This year’s £20,000 ISA allowance expires exactly two weeks today. Despite widespread fears of a stock market crash, I’m still pumping regular sums into stocks and shares.
I will continue to do so even though investor sentiment is highly volatile right now. I never let the small matter of a stock market crash or correction put me off.
In fact, I often see a crash as an incentive to pump more money into the stock market. That’s because it gives me the opportunity to buy more shares or investment fund units at the lower price. Rain or shine, I always reckon it’s a good time to buy shares.
Volatility doesn’t scare me
Second-guessing stock market movements is a fool’s errand. Trying to second-guess a crash is even more ridiculous. It can’t be done. By rights, the market should have plummeted this year, as inflation skyrockets and Russia trashes the global order by launching its brutal invasion of Ukraine. Investors should be running for the hills. Or diving into cash.
Yet on Monday, the FTSE 100 jumped 0.51% to 7,442.39. It’s up around 500 points since dipping below 7,000 shortly after the invasion. That makes no sense to me. Vague hopes of what seem (to me) unlikely peace talks between Vladimir Putin and President Volodymyr Zelensky have turned sentiment briefly bullish.
So instead of a stock market crash, we get a rally. The same thing happened with the oil price. Markets plunged when oil hit $132 a barrel, but not as much as they rebounded when it retreated to $100. Right now, investors are clutching onto every piece of good news they can find. Don’t ask me why. I don’t know. Nobody does (though they have their theories).
That’s why I never whip out a crystal ball and wonder where the stock market will go next. Anybody who reckons they can predict future share price movements is either kidding themselves – or trying to kid other people. So I won’t defer buying shares because I think the stock market might crash.
I buy cheap shares in a stock market crash
I might buy them afterwards though, because then I do have one piece of rock-solid knowledge. After a crash, shares are cheaper than before. That’s when I like to load up. If they fall further, that doesn’t trouble me.
There are two reasons for that. First, I’m investing for a minimum of 15-20 years, which gives the market plenty of time to rebound. Second, if I buy shares and markets fall again, then I cheer myself up by purchasing more at the lower price, a process called averaging down. I never expect to call the very bottom of the market. That’s also impossible.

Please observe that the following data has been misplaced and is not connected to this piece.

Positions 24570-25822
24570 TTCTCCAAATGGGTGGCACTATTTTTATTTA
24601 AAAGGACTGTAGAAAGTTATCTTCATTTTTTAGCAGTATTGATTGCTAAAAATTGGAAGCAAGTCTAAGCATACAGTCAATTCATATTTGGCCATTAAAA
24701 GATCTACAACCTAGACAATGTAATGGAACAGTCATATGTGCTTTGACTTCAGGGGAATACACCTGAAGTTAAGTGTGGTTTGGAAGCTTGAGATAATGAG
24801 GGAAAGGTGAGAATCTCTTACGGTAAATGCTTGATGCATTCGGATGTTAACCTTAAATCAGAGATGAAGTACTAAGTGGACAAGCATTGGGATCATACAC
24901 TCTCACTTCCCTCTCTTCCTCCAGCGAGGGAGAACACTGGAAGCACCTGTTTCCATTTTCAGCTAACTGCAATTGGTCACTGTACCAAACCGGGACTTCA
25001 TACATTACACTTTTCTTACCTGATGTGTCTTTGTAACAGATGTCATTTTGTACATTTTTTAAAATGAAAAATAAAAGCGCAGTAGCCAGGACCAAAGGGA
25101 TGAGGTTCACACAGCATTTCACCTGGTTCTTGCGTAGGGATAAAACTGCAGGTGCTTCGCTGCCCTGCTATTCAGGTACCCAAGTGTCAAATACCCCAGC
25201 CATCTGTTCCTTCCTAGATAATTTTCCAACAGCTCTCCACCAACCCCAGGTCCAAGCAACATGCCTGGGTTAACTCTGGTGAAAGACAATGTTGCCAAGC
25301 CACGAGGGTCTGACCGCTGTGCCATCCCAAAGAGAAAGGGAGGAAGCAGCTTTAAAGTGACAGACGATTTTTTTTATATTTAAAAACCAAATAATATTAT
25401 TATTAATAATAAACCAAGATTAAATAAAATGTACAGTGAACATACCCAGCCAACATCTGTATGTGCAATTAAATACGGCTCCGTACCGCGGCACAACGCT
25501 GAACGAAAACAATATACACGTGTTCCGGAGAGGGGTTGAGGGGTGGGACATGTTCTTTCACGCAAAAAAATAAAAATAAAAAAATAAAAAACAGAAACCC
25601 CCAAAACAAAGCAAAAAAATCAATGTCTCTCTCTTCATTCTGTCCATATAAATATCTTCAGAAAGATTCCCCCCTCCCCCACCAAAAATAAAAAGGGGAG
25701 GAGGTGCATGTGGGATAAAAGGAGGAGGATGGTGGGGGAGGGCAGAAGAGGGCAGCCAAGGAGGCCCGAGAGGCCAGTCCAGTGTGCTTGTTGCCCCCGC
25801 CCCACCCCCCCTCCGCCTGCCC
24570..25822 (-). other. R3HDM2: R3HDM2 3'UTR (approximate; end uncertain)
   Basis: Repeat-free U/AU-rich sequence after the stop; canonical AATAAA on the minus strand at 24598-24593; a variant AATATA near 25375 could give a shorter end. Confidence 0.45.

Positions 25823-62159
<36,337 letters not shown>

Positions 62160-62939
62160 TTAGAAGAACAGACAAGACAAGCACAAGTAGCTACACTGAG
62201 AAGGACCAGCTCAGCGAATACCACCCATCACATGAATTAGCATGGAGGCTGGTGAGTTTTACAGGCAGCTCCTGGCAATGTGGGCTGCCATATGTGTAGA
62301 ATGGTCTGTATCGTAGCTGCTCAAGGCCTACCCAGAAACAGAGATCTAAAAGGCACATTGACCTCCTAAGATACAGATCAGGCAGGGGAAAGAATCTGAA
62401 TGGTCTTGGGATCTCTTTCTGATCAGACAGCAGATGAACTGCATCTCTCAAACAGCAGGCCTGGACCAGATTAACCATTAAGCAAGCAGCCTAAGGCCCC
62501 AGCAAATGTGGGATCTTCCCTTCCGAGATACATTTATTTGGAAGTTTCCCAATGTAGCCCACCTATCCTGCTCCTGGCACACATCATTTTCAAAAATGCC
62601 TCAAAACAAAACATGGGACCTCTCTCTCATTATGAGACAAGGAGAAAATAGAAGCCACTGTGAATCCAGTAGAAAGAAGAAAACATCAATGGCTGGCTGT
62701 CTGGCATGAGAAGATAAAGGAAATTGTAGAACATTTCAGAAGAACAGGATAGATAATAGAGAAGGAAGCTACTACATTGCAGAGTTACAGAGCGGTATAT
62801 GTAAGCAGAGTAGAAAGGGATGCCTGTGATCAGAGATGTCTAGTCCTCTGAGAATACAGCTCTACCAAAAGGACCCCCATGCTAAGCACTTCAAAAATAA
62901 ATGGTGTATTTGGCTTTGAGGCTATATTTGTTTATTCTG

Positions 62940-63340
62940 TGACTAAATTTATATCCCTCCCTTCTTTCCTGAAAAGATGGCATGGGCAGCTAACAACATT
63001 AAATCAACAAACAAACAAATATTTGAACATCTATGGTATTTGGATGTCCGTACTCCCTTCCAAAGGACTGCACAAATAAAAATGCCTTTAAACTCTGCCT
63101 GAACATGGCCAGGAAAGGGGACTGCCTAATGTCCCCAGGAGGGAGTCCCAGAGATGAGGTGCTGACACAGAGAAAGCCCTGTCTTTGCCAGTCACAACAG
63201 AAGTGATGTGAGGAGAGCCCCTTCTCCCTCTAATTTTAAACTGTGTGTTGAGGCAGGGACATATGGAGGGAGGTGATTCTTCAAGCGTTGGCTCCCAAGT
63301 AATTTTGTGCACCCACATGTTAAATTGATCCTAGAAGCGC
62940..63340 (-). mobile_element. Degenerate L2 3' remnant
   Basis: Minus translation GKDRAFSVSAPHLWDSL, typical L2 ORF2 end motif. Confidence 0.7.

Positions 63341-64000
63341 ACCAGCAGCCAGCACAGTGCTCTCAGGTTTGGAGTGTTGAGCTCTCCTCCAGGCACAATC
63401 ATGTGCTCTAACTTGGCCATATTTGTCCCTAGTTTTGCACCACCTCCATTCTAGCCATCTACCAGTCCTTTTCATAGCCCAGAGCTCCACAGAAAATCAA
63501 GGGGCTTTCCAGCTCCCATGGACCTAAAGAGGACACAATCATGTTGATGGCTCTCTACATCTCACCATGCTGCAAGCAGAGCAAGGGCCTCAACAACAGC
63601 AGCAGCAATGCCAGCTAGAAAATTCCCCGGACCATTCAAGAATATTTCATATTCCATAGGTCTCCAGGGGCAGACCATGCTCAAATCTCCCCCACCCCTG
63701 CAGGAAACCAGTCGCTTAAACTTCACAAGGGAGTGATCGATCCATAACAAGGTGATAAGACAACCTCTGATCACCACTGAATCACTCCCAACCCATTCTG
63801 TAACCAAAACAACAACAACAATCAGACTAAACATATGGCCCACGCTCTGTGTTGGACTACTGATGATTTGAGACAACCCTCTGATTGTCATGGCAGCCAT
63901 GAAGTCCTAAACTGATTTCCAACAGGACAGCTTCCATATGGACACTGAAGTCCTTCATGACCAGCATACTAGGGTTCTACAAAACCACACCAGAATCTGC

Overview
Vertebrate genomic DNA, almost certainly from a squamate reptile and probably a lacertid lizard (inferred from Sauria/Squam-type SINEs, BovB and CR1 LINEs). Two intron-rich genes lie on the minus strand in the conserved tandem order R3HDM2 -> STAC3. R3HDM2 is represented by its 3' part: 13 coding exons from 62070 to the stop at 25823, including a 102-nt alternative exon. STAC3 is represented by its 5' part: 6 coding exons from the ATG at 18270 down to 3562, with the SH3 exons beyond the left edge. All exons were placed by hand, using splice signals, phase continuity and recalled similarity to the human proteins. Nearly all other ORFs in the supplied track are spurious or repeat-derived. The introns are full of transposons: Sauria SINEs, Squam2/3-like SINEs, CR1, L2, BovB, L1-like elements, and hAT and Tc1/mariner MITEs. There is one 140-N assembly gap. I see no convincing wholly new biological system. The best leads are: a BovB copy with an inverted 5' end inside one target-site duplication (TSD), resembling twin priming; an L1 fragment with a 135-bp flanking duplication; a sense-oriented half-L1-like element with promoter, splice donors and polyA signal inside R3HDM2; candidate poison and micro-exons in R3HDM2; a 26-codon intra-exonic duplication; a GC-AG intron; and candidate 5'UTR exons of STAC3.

History shows that share prices always recover after a crash, and outperform almost every single asset class in the longer run. That’s why I’d always try to max out my £20,000 ISA allowance, regardless of whether the stock market is about to crash, or rocket, or whatever.
The post Stock market crash fears won’t stop me using my £20k ISA allowance by deadline day appeared first on The Motley Fool UK.
Are you on the lookout for UK growth stocks?
While it’s available: you’ll discover what we think is a top growth stock for the decade ahead.
And the performance of this company really is stunning.
In 2019, it returned £150million to shareholders through buybacks and dividends.
We believe its financial position is about as solid as anything we’ve seen.
Since 2016, annual revenues increased 31%
In March 2020, one of its senior directors LOADED UP on 25,000 shares – a position worth £90,259
Operating cash flow is up 47%. (Even its operating margins are rising every year!)
Quite simply, we believe it’s a fantastic Foolish growth pick.
What’s more, it deserves your attention today.
So please don’t wait another moment.
2 giant-potential penny stocks to buy today
Down 30%, is the Royal Mail share price a no-brainer buy?
Why did Warren Buffett sell Diageo?
Is the Rolls-Royce share price seriously undervalued?
Mixed fortunes: how individual bank shares have performed so far this year
Harvey Jones doesn’t hold any of the shares mentioned in this article. The Motley Fool UK has no position in any of the shares mentioned. Views expressed on the companies mentioned in this article are those of the writer and therefore may differ from the official recommendations we make in our subscription services such as Share Advisor, Hidden Winners and Pro. Here at The Motley Fool we believe that considering a diverse range of insights makes us better investors.